Ambiscript uses visual cues to encode key biochemical properties
The traditional DNA notation, which was formalized by the International Union of Pure and Applied Chemistry (IUPAC) in 19701, does little to convey the intrinsic biochemical features of the nucleotides they represent. Ambiscript is an alternative DNA notation, which is easy to learn and master because its character shapes and orientations reflect fundamental biochemical features of the nucleic acids (see figure). Ambiscript characters can be mastered using two rules:
- Baselines distinguish strong and weak binding pairs. Guanine and cytosine form a strong hydrostatic interaction with one another via three hydrogen bonds. Consequently, these bases are represented by symbols that are solidly rooted to the typographic baseline by a horizontal line. Conversely, the symbols for adenine and thymine, which exhibit a weaker hydrostatic interaction, only touch the baseline at two points.
- Orientations differentiate between purines and pyrimidines. Symbols representing the heavier purines (guanine and adenine) hang below the baseline while those encoding the lighter pyrimidines (cytosine and thymine) rise above it.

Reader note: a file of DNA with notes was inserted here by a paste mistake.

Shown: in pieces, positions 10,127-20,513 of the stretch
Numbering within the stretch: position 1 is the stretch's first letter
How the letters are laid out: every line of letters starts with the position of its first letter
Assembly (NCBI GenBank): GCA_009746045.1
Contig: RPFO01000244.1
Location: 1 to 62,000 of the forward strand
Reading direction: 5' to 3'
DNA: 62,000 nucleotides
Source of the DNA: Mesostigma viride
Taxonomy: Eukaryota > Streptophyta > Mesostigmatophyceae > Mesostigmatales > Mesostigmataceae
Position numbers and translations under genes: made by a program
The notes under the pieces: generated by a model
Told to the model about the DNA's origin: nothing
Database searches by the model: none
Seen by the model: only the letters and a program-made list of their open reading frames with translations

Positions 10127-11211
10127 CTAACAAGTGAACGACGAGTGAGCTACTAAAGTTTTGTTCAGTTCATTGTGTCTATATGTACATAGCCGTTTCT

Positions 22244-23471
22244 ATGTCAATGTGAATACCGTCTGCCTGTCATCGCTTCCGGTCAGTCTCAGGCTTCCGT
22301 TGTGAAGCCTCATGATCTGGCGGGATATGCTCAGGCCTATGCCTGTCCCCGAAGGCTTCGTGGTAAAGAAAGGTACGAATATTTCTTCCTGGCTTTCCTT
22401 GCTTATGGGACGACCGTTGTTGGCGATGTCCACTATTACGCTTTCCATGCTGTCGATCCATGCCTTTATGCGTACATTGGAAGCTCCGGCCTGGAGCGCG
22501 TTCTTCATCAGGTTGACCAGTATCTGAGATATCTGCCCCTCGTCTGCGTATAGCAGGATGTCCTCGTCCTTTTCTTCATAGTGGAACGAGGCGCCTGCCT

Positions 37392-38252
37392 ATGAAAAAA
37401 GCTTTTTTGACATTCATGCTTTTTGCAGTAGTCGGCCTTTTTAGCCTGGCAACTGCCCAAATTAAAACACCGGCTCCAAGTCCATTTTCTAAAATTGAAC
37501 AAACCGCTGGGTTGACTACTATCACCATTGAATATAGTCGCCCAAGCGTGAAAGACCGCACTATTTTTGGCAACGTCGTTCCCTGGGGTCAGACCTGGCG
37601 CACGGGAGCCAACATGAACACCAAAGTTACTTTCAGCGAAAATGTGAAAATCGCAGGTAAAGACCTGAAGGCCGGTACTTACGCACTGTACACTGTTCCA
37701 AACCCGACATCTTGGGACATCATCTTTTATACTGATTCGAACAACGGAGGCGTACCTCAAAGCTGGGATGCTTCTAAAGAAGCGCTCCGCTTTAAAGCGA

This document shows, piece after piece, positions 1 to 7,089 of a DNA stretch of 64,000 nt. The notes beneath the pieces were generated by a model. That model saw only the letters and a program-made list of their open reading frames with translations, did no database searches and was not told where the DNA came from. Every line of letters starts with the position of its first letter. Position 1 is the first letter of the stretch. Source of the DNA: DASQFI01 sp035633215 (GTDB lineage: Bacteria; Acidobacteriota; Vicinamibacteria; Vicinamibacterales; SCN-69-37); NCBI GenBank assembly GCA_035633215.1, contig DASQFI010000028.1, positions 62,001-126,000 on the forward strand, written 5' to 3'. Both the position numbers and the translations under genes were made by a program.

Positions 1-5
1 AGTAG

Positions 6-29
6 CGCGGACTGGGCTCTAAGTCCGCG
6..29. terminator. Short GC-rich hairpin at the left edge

An important consequence of the AmbiScript character design is that complementary nucleotides are represented by pairs of symbols, which resemble one another when rotated 180°. This means that complementary sequences can be derived by simply rotating the strings of Ambiscript-encoded nucleotides 180°.
1 1970. IUPAC-IUB Commission on Biochemical Nomenclature (CBN). Abbreviations and symbols for nucleic acids, polynucleotides and their constituents. Recommendations 1970.Biochem. J. 120(3):449-454. (PMID: 5499957)